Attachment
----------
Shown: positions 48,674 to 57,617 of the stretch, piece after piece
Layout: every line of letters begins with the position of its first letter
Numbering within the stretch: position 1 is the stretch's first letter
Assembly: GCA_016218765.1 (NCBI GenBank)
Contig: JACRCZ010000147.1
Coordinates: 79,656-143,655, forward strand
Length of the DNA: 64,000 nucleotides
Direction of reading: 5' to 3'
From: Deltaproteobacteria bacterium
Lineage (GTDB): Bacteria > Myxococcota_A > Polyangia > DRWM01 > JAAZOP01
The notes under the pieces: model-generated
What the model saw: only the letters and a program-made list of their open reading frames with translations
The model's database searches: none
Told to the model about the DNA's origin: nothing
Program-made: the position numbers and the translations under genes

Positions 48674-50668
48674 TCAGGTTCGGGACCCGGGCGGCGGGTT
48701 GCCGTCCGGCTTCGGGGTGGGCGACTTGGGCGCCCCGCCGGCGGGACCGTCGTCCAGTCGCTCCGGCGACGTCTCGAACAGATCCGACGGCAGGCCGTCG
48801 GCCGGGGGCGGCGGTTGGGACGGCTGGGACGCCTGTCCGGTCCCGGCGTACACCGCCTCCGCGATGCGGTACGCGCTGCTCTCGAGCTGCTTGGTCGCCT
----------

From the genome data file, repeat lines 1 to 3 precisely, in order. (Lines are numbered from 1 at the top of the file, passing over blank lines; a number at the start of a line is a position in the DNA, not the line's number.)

Shown: positions 48,674 to 57,617 of the stretch, piece after piece
Layout: every line of letters begins with the position of its first letter
Numbering within the stretch: position 1 is the stretch's first letter